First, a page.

Caroline Flack’s family releases star’s unpublished social media post as inquest begins

Flack, the former host of the hit UK reality show “Love Island,” died by suicide at her northeast London apartment on February 15 as she awaited trial for an alleged assault of her boyfriend. She was 40.
Caroline Flack, 'Love Island,' and the industry of outrage surrounding the star's death
Flack’s family said she had been told not to post the message on social media, but they decided to release it via local newspaper Eastern Daily Press.
“So many untruths were out there but this is how she felt and my family and I would like people to read her own words,” said Chris Flack, Caroline’s mother.
“Carrie was surrounded by love and friends but this was just too much for her.”
Asking for help

The suicide rate in the United States has seen sharp increases in recent years. Studies have shown that the risk of suicide declines sharply when people call the national suicide hotline: 1-800-273-TALK.

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The lines are staffed by a mix of paid professionals and unpaid volunteers trained in crisis and suicide intervention. The confidential environment, the 24-hour accessibility, a caller’s ability to hang up at any time and the person-centered care have helped its success, advocates say.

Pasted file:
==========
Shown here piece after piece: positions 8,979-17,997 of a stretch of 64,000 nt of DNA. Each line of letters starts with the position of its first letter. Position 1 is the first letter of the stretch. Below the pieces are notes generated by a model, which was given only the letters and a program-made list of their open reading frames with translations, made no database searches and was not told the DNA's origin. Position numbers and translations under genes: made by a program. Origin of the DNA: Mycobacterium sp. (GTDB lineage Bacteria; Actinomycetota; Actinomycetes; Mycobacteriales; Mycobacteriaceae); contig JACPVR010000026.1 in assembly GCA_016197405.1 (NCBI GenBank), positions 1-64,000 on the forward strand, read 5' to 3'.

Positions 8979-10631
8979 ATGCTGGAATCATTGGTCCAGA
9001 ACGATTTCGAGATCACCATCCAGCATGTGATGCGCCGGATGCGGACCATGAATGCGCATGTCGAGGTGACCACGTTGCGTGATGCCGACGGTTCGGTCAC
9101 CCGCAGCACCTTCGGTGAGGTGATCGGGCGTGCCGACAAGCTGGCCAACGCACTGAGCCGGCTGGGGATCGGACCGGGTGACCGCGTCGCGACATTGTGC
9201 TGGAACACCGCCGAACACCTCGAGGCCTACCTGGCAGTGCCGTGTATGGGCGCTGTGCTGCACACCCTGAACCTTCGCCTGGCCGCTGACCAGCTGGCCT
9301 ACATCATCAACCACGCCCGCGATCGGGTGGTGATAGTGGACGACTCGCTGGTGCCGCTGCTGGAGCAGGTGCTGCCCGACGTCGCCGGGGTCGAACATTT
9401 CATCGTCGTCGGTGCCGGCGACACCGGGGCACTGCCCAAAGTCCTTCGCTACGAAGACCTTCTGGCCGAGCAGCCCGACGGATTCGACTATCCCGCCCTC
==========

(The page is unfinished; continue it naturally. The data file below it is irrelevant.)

The International Association for Suicide Prevention and Befrienders Worldwide also provide contact information for crisis centers around the world.

In the previously unreleased message, Flack denied that she domestically abused her partner, Lewis Burton, and called the incident an “accident.”
Flack’s lawyer, Paul Morris, said Burton did not support the prosecution, and was a witness, “not a victim,” the UK’s PA news agency reported at the time of a preliminary hearing in December 2019.
A representative for Burton told CNN they would not be making any comment at this time.
In the message Flack wrote about how she had put off dealing with the stresses in her life.
“I’ve accepted shame and toxic opinions on my life for over 10 years and yet told myself it’s all part of my job. No complaining,” she wrote.
“The problem with brushing things under the carpet is …. they are still there and one day someone is going to lift that carpet up and all you are going to feel is shame and embarrassment.”
“On December the 12th, 2019 I was arrested for common assault on my boyfriend … within 24 hours my whole world and future was swept from under my feet and all the walls that I had taken so long to build around me, collapsed. I am suddenly on a different kind of stage and everyone is watching it happen.”
The release of the message from Flack came on the same day as the start of an inquest at Poplar Coroner’s Court in London into her death.
Inquests are carried out whenever there is reason to believe that a death was due to something other than natural causes.

Source : Cnn